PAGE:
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A revolution is under way in the field of cardiovascular medicine. Our community is witnessing seismic shifts in who we are, what we do, and why we do it. For years providers have focused on being the most able practitioners and researchers they can be, because of an unshakeable conviction that an informed physician provides better care to their patients. This issue of US Cardiovascular Disease will provide both the physician reader and other cardiovascular care stakeholders with a wealth of cutting-edge information on the diagnostic and therapeutic tools available and in development, covering every conceivable aspect of cardiovascular care.

However, even as we struggle to digest the flood of knowledge, we are also learning that 'being informed' is not enough. Reports of widespread medical errors have grabbed national attention. The gap between knowledge and practice is increasingly well recognized, and it is significant. It is also clear that addressing this gap is an urgent issue that will demand the participation and contribution of every single stakeholder involved in healthcare and every reader of this volume. Fortunately, many professional organizations are taking up the challenge on behalf of their members and, ultimately, to the benefit of patients. The American College of Cardiology (ACC) is one of those consistently at the forefront of the battle nationally.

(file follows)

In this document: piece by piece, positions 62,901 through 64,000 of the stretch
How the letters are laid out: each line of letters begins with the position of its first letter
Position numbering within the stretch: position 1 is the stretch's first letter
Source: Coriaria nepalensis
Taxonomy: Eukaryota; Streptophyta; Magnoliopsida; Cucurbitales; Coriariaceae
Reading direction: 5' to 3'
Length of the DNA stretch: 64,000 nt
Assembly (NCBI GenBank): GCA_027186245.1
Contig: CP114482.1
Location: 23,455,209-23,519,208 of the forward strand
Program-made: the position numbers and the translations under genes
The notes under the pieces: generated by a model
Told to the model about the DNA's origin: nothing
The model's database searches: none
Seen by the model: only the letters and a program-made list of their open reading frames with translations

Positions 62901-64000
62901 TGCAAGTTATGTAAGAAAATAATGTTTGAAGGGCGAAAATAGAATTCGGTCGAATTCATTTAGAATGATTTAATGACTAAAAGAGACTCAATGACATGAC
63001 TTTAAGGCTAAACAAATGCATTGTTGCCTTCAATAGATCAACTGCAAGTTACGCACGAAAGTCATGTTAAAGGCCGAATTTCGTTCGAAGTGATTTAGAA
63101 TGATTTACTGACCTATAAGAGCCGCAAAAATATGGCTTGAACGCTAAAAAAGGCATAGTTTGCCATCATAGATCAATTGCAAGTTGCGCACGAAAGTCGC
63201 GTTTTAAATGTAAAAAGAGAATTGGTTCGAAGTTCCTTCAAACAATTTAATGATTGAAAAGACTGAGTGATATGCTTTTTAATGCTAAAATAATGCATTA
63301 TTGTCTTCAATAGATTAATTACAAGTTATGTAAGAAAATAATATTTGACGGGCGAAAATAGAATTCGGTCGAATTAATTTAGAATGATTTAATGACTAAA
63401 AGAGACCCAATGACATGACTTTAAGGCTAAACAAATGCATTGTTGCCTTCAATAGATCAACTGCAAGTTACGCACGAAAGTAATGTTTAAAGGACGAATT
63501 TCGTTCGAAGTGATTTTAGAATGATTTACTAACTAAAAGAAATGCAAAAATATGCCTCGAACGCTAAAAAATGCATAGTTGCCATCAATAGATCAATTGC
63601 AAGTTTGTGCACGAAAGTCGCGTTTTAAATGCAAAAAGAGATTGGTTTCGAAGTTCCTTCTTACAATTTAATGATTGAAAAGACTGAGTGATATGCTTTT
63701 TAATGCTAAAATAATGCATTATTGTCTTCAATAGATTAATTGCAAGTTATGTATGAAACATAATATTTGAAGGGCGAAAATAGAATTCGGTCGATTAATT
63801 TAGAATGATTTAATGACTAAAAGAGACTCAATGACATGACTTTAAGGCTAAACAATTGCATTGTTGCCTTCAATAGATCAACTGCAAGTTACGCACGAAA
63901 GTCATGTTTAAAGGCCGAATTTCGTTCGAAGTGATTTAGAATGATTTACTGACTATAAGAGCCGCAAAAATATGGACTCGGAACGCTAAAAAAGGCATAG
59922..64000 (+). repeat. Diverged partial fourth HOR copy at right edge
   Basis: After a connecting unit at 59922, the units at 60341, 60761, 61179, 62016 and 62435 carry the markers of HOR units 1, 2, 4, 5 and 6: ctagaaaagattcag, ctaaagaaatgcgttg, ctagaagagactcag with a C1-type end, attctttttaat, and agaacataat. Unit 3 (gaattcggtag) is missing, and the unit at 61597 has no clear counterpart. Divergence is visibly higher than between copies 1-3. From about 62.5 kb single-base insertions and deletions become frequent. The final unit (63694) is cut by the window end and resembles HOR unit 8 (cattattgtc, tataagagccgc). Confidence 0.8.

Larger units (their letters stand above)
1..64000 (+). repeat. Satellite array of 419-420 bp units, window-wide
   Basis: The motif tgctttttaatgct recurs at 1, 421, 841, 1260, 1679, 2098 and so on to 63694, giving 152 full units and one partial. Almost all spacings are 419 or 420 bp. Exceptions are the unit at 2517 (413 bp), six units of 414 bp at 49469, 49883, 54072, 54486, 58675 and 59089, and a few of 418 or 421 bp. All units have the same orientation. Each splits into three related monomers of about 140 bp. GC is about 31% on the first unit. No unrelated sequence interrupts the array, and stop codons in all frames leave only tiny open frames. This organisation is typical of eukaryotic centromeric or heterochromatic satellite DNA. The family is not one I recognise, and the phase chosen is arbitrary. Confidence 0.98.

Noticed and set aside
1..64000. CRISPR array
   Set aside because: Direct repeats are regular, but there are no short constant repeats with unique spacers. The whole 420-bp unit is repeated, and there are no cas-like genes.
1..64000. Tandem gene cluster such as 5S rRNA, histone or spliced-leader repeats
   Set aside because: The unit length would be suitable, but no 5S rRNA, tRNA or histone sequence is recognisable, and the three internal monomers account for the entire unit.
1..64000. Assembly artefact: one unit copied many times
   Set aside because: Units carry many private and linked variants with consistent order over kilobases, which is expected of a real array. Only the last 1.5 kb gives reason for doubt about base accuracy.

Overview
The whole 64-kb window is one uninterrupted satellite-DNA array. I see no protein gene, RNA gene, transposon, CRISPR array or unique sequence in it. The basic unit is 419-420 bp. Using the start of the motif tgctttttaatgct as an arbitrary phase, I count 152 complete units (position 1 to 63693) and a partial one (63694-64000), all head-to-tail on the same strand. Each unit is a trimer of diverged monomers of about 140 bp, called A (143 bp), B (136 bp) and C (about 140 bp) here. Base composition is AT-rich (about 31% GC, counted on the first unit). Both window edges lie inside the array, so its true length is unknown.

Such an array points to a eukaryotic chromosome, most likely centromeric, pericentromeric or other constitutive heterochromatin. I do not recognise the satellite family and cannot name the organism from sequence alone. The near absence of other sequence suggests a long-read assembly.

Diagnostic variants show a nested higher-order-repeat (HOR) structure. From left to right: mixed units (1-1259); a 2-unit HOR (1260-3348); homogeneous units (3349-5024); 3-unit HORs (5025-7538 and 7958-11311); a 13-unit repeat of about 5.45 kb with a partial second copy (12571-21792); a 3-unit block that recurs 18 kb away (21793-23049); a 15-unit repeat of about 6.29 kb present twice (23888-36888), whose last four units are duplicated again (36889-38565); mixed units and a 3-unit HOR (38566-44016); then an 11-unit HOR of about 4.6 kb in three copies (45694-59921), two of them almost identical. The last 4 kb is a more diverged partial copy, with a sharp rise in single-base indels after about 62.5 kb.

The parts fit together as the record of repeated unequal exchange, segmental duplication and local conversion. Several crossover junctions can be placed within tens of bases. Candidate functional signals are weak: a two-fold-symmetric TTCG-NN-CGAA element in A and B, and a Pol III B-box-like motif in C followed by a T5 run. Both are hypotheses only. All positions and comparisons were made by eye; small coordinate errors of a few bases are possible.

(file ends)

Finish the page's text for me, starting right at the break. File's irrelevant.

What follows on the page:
Achieving quality in cardiovascular medicine is difficult, but necessary. Efforts clearly include education and knowledge as a core component, hence the great value of the reviews and surveys contained here. However, in addition to creating and deploying knowledge, we must develop the tools and systems needed to achieve measurable quality in cardiovascular healthcare on a consistent basis.

As you read the monographs and essays, think about how one might distill the information into five to 10 simple points that the cardiovascular practitioner must apply in his or her practice; then think how you can help in ensuring that these get carried out properly for every patient, every time. Research has shown that increases in adherence to evidence-based medicine are associated with a commensurate reduction in mortality.We cannot afford to ignore the power and importance of such efforts for our clinical enterprise and for our patients.

Quality is a process. It is clear we will never bridge the perhaps infamous but important Institute of Medicine 'Quality Chasm' without systems to support this work. Physicians cannot do this alone. The quality revolution, powerful as it is, does not occur in a vacuum. But it starts with each of us, in our own day to day practices and professions, helping our community to do the right thing, for the right patient, at the right time.

As William James, an American philosopher, psychologist, and leader of the pragmatist movement, said: "The greatest revolution of our generation is the discovery that human beings, by changing the inner attitudes of their minds, can change the outer aspects of their lives."

Let us, then, take up the quality challenge.We all can be revolutionaries.We must change our inner attitudes to match our outer aspects when it concerns quality. Let the revolution begin!